It doesn't have to be expensive, I don't have a DA sander or a compressor (well, I just bought one... but I didn't up til now), so all the work you see in my project journal has been done by hand! No machine tools whatsoever, just a good heavy pair of work gloves, lots of sandpaper, and lots of phosphoric acid rust dissolver. It's very inexpensive and it will get the job done properly but it will take a lot of work, a lot of patience and a lot of hours (three months worth of weekends and counting).

If you can't afford chemical dipping, and I wouldn't recommend blasting, but if you can't afford that either, then it can be done very cheaply by hand.

If you don't have patience, don't like hard work, don't have time, and don't have money, then my friend, you are stuck... you are in the wrong hobby and will probably end up giving it up not far down the line anyway.

I hope I haven't been to harsh, but I think someone needs to paint a realistic picture for you. Ignorance definitely isn't bliss in this case.

Good luck though!

Rich
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Old 04-09-2005, 10:40 AM
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POR does indeed have a place, but not in an overall build or re-finish. The tie-coat just plain SUCKS. You only want to use POR in areas you can't acess completely for stripping to bare metal. While I too follow rlackey's thinking on the stuff of thorough prep, not every car heads into "icon" status. If I observed some surface rust in an inaccessable area of a car not going full boat to bare metal, I would use POR and it will work...FOREVER. I did POR aroud a buddy's conversion van windows in 1998, and saw the van last year. He keeps it outside at all times, just washes it occaisionally, and all the window repairs were still as good as new. Lazy? No. Just a perfect instance for where to use the stuff. The others are right tho, do it proper or just don't do it.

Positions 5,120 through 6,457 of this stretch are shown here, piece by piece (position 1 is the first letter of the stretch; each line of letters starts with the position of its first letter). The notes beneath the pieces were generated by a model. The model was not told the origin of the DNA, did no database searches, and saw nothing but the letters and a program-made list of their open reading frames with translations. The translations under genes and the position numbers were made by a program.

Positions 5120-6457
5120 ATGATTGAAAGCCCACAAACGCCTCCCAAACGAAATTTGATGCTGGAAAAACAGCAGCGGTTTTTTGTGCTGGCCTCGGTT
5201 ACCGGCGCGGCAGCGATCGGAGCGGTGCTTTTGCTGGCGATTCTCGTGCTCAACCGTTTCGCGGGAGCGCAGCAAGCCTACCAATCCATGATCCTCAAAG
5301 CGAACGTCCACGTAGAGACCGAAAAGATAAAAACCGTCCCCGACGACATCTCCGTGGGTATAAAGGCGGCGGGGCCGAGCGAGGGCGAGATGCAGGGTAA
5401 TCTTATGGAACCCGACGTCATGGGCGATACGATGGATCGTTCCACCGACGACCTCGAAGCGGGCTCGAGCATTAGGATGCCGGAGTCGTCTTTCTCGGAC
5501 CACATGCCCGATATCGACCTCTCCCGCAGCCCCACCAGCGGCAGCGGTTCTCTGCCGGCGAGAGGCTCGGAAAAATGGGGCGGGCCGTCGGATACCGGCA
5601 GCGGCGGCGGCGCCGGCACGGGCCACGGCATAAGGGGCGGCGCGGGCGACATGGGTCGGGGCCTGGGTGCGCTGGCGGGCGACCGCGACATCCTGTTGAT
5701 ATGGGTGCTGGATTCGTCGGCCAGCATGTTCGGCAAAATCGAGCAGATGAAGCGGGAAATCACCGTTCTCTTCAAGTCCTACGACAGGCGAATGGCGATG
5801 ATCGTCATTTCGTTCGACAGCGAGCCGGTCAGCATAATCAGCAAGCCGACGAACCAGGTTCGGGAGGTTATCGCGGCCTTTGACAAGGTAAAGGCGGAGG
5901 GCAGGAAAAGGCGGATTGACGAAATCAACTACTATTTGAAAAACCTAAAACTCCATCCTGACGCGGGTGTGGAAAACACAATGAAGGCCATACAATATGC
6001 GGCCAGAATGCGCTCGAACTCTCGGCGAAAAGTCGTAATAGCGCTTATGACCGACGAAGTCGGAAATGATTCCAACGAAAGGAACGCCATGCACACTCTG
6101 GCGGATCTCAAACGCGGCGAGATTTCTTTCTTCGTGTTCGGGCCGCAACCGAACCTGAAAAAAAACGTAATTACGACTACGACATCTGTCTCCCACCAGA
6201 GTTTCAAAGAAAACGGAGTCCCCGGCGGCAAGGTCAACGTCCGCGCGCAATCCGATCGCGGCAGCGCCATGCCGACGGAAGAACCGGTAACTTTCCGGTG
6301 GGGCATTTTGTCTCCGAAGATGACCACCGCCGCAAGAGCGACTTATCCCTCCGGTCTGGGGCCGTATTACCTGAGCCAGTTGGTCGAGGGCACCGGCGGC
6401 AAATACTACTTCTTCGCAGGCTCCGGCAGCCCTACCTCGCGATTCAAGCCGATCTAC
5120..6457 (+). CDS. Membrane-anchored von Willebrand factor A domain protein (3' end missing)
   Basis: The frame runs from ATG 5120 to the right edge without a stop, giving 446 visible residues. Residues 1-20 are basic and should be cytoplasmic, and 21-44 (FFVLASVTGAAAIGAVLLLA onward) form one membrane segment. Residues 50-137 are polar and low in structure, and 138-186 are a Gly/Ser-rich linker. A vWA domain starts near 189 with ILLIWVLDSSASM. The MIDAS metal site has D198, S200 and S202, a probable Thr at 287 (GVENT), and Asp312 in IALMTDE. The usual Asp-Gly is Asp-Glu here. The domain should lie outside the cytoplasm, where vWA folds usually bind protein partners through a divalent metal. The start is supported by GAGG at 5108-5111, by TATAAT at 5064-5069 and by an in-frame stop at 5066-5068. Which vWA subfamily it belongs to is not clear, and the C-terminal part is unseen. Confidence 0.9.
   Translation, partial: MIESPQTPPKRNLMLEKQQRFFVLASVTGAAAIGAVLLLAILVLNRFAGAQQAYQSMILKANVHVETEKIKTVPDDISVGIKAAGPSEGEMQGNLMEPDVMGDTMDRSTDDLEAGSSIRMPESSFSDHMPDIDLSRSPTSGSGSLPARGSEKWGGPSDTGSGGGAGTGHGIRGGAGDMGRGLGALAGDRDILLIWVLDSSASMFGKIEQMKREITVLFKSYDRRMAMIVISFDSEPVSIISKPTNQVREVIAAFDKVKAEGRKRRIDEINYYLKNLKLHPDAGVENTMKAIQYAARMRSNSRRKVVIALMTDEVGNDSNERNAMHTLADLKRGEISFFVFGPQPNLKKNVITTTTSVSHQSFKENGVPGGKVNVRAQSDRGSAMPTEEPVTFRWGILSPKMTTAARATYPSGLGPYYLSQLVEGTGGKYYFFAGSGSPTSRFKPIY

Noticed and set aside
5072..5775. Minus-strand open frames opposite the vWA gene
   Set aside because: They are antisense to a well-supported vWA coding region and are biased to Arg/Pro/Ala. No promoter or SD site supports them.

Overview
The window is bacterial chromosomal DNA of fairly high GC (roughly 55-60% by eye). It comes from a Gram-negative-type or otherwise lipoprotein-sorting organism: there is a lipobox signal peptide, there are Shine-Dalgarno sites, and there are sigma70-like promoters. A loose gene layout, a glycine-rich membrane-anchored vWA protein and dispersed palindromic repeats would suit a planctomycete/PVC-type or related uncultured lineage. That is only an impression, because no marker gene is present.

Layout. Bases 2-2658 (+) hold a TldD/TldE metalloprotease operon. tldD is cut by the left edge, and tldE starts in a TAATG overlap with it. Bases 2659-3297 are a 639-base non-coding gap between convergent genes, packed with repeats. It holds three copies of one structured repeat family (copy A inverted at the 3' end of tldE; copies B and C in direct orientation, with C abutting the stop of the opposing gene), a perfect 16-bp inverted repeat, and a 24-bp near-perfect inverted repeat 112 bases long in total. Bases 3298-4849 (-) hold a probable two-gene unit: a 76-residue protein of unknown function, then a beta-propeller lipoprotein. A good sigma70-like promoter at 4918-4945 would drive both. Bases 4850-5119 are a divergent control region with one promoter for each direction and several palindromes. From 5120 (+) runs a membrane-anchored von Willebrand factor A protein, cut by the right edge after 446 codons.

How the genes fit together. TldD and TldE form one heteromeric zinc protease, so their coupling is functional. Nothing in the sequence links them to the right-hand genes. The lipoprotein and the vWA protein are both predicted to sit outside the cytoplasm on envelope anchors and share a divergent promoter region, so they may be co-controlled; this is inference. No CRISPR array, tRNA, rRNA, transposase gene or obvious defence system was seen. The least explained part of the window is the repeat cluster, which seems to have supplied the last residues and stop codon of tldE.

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Old 04-09-2005, 02:21 PM
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Quote:
Originally Posted by MARTINSR
Here is the question for you:

If one of the big boys like PPG, DuPont, S-W or the like don't have a "POR" like product in their line up, WHY?

Any of these companies could buy the POR company with what they spend on coffee in the lobby of their main office. If there was a need for that product as a foundation for their multi billion dollar paint business they would buy POR, buy the product from POR and relabel it or they would simply duplicate POR and make their own.